Since the cocoa industry in Vietnam is so underdeveloped, they had a lucky strike in getting their brand off the ground. But their humour and spirit of adventure, coupled with their divinely designed packaging, have since gained them prestigious accolades in the chocolate industry.

raw milk cow Hook & Son
Hook and Son with their beloved cows. Photo Credit: Indie Farmer


Father and son team, Phil and Steve Hook, run their organic dairy Longleys Farm in Hailsham, East Sussex together. They’re taking on the big industries and food safety regulatory bodies by bringing raw milk back to our tables.

Raw milk has been the subject of a long-standing controversial debate, but many believe the absurd vendetta the Food Standards Agency hold against it is unjustified by the (non-existent) data. A single food scare in the 1980s led to a reactionary policy banning its production. But in reality, with modern hygiene standards, medicines and technology the risks of food poisoning and disease spreading are minimal.

Selling raw organic milk at the local market Hook and Son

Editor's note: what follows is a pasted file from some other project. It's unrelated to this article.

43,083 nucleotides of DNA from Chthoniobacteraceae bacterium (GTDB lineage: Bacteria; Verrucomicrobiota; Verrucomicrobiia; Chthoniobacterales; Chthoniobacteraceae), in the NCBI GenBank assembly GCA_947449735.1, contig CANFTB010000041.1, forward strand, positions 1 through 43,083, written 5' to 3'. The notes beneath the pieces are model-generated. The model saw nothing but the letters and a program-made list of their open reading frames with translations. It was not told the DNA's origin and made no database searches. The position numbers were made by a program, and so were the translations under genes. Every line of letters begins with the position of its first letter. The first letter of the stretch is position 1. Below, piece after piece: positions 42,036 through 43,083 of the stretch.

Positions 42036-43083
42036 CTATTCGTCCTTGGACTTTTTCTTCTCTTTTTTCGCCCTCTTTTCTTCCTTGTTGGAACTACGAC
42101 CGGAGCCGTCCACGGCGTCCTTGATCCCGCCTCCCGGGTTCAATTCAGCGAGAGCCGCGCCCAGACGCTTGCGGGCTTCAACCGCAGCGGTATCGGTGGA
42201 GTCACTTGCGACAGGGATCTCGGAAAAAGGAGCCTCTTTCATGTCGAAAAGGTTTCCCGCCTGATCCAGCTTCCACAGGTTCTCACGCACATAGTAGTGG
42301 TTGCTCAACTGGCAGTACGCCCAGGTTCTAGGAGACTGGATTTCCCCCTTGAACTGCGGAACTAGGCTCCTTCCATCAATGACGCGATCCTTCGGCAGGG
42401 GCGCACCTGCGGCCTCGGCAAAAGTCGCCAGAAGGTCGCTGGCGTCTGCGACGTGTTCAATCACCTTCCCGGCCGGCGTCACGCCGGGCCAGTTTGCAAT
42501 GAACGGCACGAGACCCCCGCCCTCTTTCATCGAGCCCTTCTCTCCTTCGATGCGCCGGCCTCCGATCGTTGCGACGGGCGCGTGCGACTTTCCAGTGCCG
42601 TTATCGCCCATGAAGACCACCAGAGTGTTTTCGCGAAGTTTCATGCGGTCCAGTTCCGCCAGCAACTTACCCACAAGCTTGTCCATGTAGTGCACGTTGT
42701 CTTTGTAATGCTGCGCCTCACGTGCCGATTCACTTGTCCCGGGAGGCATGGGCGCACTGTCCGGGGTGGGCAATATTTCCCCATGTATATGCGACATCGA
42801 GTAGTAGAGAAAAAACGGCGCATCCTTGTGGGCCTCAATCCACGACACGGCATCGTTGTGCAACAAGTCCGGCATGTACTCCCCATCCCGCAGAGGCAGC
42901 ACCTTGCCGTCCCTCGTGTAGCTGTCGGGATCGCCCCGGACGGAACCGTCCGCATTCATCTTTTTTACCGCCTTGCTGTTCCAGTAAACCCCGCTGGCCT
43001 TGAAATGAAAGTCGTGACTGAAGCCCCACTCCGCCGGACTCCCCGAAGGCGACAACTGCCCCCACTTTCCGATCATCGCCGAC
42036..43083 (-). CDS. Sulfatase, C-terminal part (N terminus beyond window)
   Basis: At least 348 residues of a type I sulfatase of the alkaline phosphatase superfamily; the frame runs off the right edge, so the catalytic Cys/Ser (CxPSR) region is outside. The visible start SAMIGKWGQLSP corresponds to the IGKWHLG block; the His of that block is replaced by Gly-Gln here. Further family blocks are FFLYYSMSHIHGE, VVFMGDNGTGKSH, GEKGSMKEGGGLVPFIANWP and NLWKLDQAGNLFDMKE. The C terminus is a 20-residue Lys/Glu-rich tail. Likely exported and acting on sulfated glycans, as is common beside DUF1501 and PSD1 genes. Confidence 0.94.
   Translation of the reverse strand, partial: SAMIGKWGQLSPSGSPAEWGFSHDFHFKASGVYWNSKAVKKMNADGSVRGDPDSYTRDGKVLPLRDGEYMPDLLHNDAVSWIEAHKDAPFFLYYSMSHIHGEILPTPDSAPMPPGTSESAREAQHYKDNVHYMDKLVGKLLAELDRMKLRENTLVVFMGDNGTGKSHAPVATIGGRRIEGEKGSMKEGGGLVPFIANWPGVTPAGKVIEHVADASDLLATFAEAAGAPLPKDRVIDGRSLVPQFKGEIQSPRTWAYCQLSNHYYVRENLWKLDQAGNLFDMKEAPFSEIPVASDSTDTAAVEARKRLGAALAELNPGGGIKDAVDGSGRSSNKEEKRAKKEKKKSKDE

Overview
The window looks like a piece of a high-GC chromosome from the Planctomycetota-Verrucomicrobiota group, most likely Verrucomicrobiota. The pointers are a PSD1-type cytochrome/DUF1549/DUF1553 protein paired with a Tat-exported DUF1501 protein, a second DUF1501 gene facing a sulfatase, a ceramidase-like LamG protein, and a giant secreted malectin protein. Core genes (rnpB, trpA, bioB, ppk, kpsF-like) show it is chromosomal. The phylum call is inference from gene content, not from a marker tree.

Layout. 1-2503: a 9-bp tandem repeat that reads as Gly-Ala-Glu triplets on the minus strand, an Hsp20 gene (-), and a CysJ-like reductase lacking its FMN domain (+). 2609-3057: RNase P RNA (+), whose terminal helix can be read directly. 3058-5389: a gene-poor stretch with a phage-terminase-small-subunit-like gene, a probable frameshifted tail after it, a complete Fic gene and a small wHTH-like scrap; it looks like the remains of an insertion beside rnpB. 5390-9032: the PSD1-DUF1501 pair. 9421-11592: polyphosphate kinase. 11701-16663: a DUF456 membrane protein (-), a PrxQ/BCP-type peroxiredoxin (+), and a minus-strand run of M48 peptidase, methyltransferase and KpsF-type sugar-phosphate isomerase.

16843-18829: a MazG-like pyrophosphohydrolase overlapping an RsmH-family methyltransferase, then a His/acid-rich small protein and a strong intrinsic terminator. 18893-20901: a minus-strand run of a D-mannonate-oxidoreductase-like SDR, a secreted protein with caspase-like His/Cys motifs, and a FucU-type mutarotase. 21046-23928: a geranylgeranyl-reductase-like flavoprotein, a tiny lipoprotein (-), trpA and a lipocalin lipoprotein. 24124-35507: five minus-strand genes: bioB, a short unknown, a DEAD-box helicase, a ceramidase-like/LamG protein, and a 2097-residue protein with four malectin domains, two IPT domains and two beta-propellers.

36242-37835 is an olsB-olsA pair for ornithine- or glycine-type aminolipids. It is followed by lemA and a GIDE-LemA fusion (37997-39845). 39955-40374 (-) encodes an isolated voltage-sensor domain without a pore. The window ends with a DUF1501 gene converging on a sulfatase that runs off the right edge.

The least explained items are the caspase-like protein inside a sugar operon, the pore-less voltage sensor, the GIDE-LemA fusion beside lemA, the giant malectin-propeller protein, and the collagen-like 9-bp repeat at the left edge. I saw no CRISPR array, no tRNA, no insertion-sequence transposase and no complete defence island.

Hook and Son Selling Milk at Borough Market. Image Credit: Indie Farmer

The FSA is slowly and reluctantly loosening its grip on the raw milk ban, so Hook and Son applied for a license immediately they were released. The health benefits of raw milk far outweigh pasteurized, homogenized milk, being full of good bacteria, minerals and nutrients, and that’s not even to mention the superior taste. Although only based on anecdotal evidence, Steve says that his customers have reported that drinking raw milk has alleviated their skin conditions and allergies ranging from hay fever to dairy intolerance.

Hook and Son started off with two milk rounds, responding to local customer demand, and have since up-scaled their operation to service farmer’s markets in London and a nationwide delivery service which supplies 3,500 pints per week. To top it all off, a film has even been made about their story, The Moo Man, which has been adopted as the main film as part of the United Nations International Year of the family farm.